It is from satisfying the requisite "deficiency needs" to the desires of the upper "growth needs" of human becoming that the continuum between "needs" and "wants" becomes most clear. As Arendt argued we can distinguish and build a continuum from the undignified status of "animal laborans", the social system of "labour", to the freedom of "action". Our physiological needs are absolute, and once satisfied when can start looking at those more transitional needs for social integration and physical or psychologically comfort, which are part "need" and part "want". But our greatest "wants" should be those that contribute the greatest to our "becoming". Fewer things is better than more things (regardless of price-tag) if those things are a true expression of one's heart. Beyond that, it is virtuous action towards others that is the greatest good.

This is actually quite challenging; in general people like things and for good reasons. Things provide pleasure, a sense of homely belonging, memories, security etc. But minimalism, including döstädning (Swedish for "death cleaning"), also has its advantages. Less clutter in one's life reduces entropy, reduces anxiety and stress, improves diet, reduces cognitive overload and improves productivity. But minimalism needs also to coupled of minimalism of something. So rather than a blanket minimalism, which can lead to an unhappy and unhealthy austerity, when it comes to things a wealth of necessities, a modicum of comforts, and precious mementos is a preferred continuum. A continuum is a difficult model, even requiring calculus at its core. But nevertheless those philosophical schools that have tried to avoid the issue, or argue for balance, do not provide for a satisfactory manner to deal with the dichotomy, because it isn't a dichotomy, it's a function. We should have sufficient wealth that necessity and poverty are overcome. Beyond that, it is increasingly the expression of meaning and ultimately deeds that is the path to the greatest wealth, that is, a richness of virtue.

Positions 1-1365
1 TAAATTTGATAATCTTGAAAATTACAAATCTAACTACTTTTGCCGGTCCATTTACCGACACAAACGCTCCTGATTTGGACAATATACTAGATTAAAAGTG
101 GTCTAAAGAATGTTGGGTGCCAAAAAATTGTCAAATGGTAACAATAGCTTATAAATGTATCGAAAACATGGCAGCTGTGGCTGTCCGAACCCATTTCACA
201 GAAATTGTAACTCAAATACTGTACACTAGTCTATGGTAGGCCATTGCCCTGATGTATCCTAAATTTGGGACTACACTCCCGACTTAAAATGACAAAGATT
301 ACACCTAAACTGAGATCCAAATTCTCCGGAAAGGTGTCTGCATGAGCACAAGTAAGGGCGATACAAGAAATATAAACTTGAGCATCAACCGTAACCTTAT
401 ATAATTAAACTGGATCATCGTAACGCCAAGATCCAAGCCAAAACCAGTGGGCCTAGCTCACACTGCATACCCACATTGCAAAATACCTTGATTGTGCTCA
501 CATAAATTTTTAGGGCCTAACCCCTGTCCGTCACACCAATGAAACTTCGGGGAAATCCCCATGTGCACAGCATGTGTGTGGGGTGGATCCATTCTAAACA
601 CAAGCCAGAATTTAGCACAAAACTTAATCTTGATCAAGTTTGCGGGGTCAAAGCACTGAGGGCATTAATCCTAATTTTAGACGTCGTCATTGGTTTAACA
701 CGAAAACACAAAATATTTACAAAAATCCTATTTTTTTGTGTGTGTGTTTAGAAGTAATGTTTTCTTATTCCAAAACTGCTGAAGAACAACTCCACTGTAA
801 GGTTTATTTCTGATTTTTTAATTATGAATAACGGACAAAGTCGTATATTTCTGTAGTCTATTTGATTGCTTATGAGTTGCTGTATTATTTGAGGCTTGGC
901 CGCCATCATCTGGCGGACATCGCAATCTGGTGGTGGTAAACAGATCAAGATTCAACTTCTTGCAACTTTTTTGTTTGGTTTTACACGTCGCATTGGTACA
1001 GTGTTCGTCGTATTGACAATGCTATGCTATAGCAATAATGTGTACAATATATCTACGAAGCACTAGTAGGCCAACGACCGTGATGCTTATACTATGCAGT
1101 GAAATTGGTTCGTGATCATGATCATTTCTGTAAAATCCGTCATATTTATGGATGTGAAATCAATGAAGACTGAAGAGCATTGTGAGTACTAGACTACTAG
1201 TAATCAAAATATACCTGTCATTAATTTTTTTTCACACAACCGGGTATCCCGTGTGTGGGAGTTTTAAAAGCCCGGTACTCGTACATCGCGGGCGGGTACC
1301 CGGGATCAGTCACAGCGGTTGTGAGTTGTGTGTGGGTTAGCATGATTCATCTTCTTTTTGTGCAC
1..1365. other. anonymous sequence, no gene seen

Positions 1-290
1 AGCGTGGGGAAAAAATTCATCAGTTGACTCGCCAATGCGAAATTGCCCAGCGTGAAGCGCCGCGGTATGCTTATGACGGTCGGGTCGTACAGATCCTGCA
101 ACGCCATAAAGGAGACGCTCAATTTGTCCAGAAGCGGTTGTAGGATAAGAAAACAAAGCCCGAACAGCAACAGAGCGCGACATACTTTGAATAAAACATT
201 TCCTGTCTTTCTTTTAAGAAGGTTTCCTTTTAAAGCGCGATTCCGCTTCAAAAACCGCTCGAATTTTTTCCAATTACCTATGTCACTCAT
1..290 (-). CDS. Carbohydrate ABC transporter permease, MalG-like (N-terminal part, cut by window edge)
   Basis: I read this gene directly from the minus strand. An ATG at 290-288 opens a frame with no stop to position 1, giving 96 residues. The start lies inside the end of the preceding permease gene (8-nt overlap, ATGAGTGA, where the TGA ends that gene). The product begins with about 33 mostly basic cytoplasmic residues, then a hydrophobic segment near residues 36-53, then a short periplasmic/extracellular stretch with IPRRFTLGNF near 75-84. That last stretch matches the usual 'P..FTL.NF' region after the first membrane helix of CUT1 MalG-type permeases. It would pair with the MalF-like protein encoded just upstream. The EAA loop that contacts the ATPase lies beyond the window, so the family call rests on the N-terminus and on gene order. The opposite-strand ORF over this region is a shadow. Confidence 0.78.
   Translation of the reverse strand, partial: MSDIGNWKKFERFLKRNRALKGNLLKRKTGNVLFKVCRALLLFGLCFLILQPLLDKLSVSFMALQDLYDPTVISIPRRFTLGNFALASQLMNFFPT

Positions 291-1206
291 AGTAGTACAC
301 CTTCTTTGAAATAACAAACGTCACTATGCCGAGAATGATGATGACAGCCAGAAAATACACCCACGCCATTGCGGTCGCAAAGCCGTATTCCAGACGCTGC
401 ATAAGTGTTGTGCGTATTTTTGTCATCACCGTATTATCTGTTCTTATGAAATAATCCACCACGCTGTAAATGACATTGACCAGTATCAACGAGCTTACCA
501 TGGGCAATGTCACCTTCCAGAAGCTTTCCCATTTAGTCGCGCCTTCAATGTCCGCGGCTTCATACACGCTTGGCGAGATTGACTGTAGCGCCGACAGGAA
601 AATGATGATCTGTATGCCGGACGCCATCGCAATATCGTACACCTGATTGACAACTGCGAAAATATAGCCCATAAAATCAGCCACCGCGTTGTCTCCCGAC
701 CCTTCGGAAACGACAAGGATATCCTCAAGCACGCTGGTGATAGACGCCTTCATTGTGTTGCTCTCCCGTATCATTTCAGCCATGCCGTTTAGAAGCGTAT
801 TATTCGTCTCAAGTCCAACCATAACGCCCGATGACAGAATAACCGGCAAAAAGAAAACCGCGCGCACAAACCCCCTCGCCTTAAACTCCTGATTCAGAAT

In short, ensure that the physical needs are met, for they are a constraint upon any further action. This includes food, water, medicines, clothing and housing. Then there is the satisfaction of utilities; those things that are partially needs, because they provide comfort, but also partially wants, as they provide the opportunity for an expression of the self. Increasingly, the emphasis should be on the latter as that provides meaning and authenticity, independent of consumer value; the item of jewellery provided by a loved one will always be of greater value than the one purchased for future investment. The choice and quantity of the things purchased or kept will be an expression of one's soul; the more they have, the less they are, the greater the price, the poorer their spirit. Eventually, and sooner rather than later, one should want for no more things in their life and dedicate their resources instead to virtuous deeds to enable others. To want that, at the end of the continuum, is to want to be become an actualised person.

Presentation to the Melbourne Agnostics, Saturday November 14, 2020